Despite the recent controversy around advertisers unknowingly funding neo-nazis, Netflix CEO Reed Hastings admits to having a case of “YouTube envy.”

It’s not YouTube’s ad dollars Hastings is envious of (the streaming service remains solidly committed to subscription revenue) but the number of eyeballs it attracts.

Netflix expects to pass the 100 million user mark this coming weekend, an important milestone but “nowhere near as big as YouTube,” Hasting said during a post-earnings interview with analysts yesterday.

“We have definitely got YouTube envy and we’ve got a lot a room to go,” Hastings said.

“We’re super excited expecting to cross 100 million this weekend, that’s a big accomplishment. But it’s really just the beginning.”

YouTube has over a billion users while Netflix added 19 million subscribers in 2016. International subscribers now account for 47 per cent of Netflix’s subscriber base and will likely overtake domestic subscribers this year, as the chart below illustrates.
Infographic: Netflix Continues to Build Its Global Audience | Statista

In a letter to shareholders, Netflix said it will spend over $1 billion in 2017 on marketing its content to drive member acquisition. Hastings said the US market is still growing and he doesn’t expect subscriber numbers to hit a wall anytime soon.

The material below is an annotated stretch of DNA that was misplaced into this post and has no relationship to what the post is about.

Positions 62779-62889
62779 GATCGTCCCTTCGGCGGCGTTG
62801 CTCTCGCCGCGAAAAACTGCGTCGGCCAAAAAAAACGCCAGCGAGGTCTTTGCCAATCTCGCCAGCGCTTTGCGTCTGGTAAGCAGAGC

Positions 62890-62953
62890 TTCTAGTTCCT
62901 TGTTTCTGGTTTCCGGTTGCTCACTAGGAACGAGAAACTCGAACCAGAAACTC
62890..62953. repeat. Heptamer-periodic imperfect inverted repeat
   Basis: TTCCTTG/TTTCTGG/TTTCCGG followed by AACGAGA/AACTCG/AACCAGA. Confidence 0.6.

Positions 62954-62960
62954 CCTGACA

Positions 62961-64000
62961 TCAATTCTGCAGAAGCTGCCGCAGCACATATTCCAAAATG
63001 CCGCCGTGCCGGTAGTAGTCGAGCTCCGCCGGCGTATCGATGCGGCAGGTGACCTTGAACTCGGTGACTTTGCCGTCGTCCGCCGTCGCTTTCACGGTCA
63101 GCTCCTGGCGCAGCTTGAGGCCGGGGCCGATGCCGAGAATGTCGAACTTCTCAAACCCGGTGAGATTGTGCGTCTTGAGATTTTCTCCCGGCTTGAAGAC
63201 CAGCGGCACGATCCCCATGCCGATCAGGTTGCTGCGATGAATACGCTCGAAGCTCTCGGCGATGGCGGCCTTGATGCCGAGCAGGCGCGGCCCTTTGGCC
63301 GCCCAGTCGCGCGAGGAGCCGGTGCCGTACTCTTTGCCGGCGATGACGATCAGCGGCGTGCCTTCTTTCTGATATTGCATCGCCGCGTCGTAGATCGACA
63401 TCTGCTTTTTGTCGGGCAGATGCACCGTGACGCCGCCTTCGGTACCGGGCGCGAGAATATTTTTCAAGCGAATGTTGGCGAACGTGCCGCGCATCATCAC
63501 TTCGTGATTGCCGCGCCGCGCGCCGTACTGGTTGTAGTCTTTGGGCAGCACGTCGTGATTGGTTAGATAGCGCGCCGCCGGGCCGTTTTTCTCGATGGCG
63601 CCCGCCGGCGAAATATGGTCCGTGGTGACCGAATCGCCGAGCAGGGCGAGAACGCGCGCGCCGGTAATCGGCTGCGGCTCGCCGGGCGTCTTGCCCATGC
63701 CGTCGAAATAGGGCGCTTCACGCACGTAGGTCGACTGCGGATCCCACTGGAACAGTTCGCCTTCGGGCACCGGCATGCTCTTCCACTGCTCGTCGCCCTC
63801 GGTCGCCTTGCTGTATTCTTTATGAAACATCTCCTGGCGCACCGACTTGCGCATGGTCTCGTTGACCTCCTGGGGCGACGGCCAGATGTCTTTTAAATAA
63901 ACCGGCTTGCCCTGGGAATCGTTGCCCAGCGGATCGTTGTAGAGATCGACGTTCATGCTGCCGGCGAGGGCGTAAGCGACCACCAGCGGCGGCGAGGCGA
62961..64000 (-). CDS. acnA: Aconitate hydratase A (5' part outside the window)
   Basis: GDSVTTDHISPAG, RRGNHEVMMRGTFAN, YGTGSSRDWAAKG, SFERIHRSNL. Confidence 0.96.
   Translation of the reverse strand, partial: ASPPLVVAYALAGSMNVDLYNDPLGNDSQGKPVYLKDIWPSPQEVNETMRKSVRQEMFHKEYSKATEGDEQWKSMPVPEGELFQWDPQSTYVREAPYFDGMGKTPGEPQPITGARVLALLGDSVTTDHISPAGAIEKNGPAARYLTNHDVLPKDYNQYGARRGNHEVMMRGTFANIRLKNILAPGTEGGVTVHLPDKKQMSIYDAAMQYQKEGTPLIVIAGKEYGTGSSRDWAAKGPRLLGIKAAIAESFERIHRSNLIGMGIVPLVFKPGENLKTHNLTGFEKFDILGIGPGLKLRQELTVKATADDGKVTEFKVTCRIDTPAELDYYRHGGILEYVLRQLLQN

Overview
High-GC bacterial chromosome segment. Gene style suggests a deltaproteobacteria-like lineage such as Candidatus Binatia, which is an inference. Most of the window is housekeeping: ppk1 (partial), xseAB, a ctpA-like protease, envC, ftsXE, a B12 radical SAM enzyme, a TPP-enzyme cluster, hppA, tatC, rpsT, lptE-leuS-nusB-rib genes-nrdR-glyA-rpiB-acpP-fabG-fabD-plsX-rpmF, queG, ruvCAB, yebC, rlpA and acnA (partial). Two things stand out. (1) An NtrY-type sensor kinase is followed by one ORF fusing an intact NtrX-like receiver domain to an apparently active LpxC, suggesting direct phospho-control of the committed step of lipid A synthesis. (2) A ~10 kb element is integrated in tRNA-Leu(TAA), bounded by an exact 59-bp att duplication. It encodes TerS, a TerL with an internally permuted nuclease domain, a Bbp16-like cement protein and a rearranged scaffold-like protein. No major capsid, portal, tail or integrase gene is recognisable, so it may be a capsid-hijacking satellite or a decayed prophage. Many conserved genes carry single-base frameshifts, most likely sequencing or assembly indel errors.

“I don’t see any fixed wall. I mean of course, every incremental 10 million is a little harder than the last 10 million, but our content keeps getting better, so those forces offset each other. When you look at the last five years, everyone is worried every quarter about saturation in the US, and we’ve just continued to grow,” he said.

As well as growing the overall number of subscribers, Netflix is focused on “growing each individual user” ie the number of hours each viewer watches.

Which brings us the big competition Netflix is facing: sleep.

When asked about competition from HBO and Amazon, Hastings asserted that the market was big enough for all of them.

“[Amazon are] doing great programming and they’ll continue to do that. But I’m not sure if it will really affect us very much, because the market is just so vast,” Hastings said.

“Think about it when you watch a show from Netflix and you get addicted to it, you stay up late at night. You’re really – we’re competing with sleep, on the margin. And so it’s a very large pool of time. And a way to see that numerically is that, we’re a competitor to HBOs and yet over 10 years we’ve grown to 50 million, and they’ve continued modestly growing, they haven’t shrunk.”

“And that’s because we’re like two drops of water in the ocean of both time and spending for people. And so Amazon can do great work and it would be very hard for it to directly affect us. It’s just home entertainment is not a zero sum game.”

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